This result has many implications. (i) Non-Hermitian Hamiltonian  is pseudo-Hermitian, since it has either a real spectrum or else its complex eigenvalues always occur in complex conjugate pairs MostafazadehJPA (). (ii) It explicitly connects the complete set  to . Only an extra phase is added in  from , which indicates that the two states have the same Dirac probability distribution when  is real. (iii) The exceptional points occur at , which correspond to the symmetry breaking of states . It allows a variety of non-Hermitian models with a wide range of disorder parameters to have a full real spectrum and the modulation of band structure is due to the non-Hermiticity. In the next section, we will show its application in an example.

To demonstrate these features, we consider an example model, a generalized non-Hermitian Rice-Mele model, which has been investigated in Ref. HWHPRA (); LSPRA (). The corresponding Hermitian Hamiltonian has the form

(21)

with the periodic boundary condition . The hopping amplitude between two sublattices is where is the dimerization factor. The generalized non-Hermitian Rice-Mele Hamiltonian has been completely solved and the obtained result can be recovered by the present method. In this case, we have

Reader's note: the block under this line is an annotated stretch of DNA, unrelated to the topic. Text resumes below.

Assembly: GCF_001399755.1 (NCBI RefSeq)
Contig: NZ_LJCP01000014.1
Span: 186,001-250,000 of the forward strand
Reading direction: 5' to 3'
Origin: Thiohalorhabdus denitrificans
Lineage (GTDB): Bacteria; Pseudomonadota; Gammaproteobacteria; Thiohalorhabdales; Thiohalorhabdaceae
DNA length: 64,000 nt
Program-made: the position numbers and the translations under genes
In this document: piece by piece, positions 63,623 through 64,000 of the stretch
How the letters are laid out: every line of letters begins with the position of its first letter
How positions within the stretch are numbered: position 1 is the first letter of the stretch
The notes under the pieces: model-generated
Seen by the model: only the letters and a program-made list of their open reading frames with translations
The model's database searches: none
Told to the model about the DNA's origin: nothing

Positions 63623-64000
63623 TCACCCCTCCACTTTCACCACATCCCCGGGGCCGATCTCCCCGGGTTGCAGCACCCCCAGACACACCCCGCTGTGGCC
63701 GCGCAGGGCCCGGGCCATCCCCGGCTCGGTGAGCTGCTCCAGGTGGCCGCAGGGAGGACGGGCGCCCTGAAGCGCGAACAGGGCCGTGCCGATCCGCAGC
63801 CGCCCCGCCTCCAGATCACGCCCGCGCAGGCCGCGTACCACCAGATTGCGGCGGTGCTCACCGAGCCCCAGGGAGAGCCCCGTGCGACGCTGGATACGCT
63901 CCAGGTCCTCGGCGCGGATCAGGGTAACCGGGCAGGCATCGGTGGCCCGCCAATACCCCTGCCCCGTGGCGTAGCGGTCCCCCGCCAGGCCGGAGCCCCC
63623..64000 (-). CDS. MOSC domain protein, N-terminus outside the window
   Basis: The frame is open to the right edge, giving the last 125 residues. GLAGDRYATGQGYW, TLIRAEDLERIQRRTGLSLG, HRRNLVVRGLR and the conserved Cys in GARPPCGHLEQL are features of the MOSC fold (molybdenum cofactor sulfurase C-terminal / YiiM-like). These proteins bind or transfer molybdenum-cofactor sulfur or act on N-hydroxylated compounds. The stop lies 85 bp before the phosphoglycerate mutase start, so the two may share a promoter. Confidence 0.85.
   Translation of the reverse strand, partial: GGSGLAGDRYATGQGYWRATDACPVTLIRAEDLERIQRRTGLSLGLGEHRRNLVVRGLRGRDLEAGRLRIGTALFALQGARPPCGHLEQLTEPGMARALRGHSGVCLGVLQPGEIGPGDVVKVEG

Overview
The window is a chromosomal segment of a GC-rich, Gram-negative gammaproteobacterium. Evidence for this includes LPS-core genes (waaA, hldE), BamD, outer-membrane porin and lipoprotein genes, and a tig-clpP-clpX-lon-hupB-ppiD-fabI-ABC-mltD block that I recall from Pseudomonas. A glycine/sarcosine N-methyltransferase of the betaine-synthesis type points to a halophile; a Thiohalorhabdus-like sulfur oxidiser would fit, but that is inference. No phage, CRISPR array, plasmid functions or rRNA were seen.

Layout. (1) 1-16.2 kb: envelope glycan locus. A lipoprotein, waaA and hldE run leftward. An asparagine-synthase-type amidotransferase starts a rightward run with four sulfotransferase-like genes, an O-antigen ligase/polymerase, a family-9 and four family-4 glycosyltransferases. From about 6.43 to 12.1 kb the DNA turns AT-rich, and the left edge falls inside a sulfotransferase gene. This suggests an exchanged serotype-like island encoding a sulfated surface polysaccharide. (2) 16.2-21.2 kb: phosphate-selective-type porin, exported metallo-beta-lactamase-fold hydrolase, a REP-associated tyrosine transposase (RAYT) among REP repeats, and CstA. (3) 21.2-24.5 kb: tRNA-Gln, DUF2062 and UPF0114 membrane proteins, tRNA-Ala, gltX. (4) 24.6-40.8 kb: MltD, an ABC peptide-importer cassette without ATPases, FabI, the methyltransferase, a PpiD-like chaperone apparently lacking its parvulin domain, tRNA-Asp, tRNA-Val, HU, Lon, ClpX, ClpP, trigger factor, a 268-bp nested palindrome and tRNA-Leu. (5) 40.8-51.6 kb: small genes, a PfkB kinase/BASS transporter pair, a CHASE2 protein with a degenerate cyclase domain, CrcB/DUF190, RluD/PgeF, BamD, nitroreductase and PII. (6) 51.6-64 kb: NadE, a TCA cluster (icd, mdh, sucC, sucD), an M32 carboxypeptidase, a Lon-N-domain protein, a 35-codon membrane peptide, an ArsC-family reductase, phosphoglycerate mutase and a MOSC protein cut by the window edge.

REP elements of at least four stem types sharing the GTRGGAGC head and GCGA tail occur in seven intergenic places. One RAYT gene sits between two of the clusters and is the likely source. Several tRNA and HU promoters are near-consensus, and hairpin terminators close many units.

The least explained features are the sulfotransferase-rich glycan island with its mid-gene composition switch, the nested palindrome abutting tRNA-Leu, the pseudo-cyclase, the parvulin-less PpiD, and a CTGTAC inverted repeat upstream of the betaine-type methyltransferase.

(22)
(23)

with , . In the absence of , the energy gap is , which determines the exceptional point occurring at  for the non-Hermitian Rice-Mele Hamiltonian. In other words, the energy gap of protects the symmetry of the eigenstates of . This is still true in the presence of noise in . In contrast to a symmetric system, the reality of the spectrum for a symmetric one is more robust to the disorder of coupling constants.

Figure 2: (color online). (a) Schematic illustration of a bilayer square lattice with staggered imaginary potentials. The two sublattices are denoted by A (red) and B (green), respectively. The intra and interlayer hopping strengths are and , respectively. For , the system has both and symmetries, while nonzero  breaks the symmetry but maintains the symmetry. The additional staggered imaginary potentials make the simple lattice have a tunable cone band structure.
Figure 3: (color online). 3D plots of band structures of bilayer square lattice with periodic boundary condition. Staggered imaginary potentials are applied throughout the lattice and here we set . The parameters are (a) (b) (c) Here the key difference between the cases for (a) and (c) is that the dispersion relation in the bottom of band is quadratic for (a) but linear (cone) for (c). The band structure in case (a) is trivial in the context that Dirac cone in lattice system has been shown to exhibit some novel features. Although a Hermitian system can support Dirac dispersion (e.g., honeycomb lattice), the speed of electron (slope of the cone) is not tunable.

Iii Cone structure